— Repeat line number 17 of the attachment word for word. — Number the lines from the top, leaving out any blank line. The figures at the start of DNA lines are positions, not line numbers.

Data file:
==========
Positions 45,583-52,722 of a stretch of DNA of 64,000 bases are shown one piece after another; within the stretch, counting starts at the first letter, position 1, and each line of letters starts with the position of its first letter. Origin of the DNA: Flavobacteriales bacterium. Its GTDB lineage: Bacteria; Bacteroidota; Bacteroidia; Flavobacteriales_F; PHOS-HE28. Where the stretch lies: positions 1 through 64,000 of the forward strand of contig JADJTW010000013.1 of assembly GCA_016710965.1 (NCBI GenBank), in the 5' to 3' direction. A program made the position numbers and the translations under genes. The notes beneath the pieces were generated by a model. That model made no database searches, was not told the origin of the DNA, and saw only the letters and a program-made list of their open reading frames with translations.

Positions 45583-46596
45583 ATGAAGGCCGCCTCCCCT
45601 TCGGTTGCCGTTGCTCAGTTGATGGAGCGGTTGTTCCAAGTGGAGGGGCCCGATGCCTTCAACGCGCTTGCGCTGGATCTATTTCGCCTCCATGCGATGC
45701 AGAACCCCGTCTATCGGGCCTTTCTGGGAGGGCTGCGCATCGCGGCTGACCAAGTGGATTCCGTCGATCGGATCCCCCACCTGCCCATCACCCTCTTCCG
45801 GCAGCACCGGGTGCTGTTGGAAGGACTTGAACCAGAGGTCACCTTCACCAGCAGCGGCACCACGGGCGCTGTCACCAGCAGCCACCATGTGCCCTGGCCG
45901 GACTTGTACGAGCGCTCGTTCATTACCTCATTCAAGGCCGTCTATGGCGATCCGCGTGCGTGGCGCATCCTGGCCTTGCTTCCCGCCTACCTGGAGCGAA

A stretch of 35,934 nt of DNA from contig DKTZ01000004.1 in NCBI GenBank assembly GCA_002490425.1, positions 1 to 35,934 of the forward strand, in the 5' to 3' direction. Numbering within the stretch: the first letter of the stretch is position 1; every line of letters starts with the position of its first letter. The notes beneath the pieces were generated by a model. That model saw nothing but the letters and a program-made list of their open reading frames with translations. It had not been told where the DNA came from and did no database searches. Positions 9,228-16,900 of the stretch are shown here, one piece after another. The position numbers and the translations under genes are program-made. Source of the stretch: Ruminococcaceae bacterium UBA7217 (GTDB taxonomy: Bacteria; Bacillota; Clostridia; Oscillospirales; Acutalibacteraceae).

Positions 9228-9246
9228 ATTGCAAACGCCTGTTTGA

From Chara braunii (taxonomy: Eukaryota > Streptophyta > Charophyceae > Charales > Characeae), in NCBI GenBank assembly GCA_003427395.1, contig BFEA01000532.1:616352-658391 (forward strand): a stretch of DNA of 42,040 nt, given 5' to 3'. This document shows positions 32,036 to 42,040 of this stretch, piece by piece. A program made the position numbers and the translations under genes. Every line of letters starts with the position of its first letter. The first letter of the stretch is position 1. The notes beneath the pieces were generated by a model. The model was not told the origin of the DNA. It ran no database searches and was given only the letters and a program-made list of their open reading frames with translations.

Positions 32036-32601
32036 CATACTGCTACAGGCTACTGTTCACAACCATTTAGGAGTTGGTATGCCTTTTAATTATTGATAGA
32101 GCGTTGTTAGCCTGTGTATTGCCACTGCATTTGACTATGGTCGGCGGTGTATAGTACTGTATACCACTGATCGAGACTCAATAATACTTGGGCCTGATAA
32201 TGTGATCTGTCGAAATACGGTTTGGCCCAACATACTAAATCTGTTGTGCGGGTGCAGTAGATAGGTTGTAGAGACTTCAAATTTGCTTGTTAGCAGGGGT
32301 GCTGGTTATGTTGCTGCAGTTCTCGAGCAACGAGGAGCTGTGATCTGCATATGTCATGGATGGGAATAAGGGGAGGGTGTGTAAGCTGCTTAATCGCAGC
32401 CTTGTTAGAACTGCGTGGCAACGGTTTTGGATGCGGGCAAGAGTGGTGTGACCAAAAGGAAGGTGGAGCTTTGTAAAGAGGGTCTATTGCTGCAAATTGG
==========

32401 CTTGTTAGAACTGCGTGGCAACGGTTTTGGATGCGGGCAAGAGTGGTGTGACCAAAAGGAAGGTGGAGCTTTGTAAAGAGGGTCTATTGCTGCAAATTGG